Friday, April 18, 2008

When to use Pair Programming

Several years ago right about when Extreme Programming (XP) became popular, one of the developers on a team I was managing wanted to give pair programming a try. He paired up with another programmer and went to work on some of our more complicated algorithms. I can't tell you today whether that pair produced better quality code or if they were more productive, but they certainly felt proud of their achievements. So much so that they tried to influence other team members to give it a shot.

That didn't work over so well. The other developers in the group didn't want to pair up and some claimed that it created an uncomfortable working environment.

Today pair programming is a bit more accepted and understood, but I'm still not convinced it provides value in all development tasks and for all teams. I think pair programming is very appropriate when bringing new team members into a group as a form of training. It may also be useful in complex refactoring exercises, programming efforts that require significant object oriented designs, or development work on algorithms or procedures that have performance considerations. I'm sure there are many other tasks where there is a strong argument for pair programming.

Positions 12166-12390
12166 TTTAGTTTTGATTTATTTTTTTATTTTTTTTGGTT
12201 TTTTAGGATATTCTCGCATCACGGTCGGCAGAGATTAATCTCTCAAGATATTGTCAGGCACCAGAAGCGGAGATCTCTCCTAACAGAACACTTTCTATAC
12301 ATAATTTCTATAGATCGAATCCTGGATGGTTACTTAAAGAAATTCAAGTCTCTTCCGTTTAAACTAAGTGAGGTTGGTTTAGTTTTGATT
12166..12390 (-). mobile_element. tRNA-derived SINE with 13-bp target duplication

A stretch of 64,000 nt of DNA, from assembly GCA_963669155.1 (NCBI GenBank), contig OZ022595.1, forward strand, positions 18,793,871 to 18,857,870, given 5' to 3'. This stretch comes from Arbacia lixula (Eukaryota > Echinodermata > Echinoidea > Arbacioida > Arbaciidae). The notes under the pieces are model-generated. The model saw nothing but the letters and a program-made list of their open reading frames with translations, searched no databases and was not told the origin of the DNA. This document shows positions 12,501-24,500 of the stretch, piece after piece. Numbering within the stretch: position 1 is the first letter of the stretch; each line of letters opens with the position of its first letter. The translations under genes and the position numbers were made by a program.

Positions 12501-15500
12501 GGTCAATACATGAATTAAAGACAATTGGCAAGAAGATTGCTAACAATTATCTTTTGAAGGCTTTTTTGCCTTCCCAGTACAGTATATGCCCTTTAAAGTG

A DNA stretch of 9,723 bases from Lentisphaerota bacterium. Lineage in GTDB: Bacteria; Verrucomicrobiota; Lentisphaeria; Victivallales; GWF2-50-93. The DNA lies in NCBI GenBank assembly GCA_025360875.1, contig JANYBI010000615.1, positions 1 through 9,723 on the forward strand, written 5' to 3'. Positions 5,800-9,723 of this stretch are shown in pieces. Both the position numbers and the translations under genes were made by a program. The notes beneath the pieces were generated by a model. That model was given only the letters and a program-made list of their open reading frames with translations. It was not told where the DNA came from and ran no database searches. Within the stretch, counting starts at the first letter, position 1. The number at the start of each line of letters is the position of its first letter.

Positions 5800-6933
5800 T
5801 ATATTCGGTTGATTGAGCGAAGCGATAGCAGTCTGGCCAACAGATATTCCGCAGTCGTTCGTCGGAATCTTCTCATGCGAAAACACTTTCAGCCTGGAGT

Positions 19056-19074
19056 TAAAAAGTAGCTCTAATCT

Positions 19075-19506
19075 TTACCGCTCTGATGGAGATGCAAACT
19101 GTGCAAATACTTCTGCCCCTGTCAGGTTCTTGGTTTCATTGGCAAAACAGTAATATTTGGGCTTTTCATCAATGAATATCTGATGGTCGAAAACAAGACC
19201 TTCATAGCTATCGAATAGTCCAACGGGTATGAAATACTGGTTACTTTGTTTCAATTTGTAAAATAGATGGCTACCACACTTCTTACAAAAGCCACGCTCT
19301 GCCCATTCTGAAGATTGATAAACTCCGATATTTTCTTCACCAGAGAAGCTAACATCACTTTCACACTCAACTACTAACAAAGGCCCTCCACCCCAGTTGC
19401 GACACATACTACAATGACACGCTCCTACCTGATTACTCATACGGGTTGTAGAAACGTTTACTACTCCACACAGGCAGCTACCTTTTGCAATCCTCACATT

But there is a danger if a team adopts it as a standard, default practice. In every development cycle, there comes a point where the team is challenged to take on more tasks either to meet a deadline, react to market conditions, or handle risks. At that point, the team may be challenged to break pairs in order to take on more work.

I know what some of you are saying. Breaking pairs doesn't necessarily mean more tasks can be completed, and there is a risk that breaking pairs will reduce code quality or create more defects.

That said, I think a healthier approach is to budget for pair programming. Consider the following approach:

1. Given an iteration, one pairing team is established, what critical tasks would be assigned to that team?
2. Then look at the remaining tasks and decide which of them could be addressed using a single developer and introduce the least risk. Assign these tasks to individual developers.
3. Repeat this exercise until all tasks are assigned.
4. Look at tasks assigned to individual developers (non-pairs) and evaluate the aggregate risk. Consider other options to derisk including code reviews and additional testing.
5. After the iteration completes, the team should reflect on overall quality. Tasks where pair programming was applied, determine what benefits were realized. Quantify (or at least qualify) these benefits. For single developer tasks, quantify/qualify risks realized. Catalog this reflection.
6. Consolidate (5) into lessons learned. Apply these lessons to subsequent iterations.

By following this approach, a team can formulate a more scientific and defendable position on when to apply pair programming.

1 comment:

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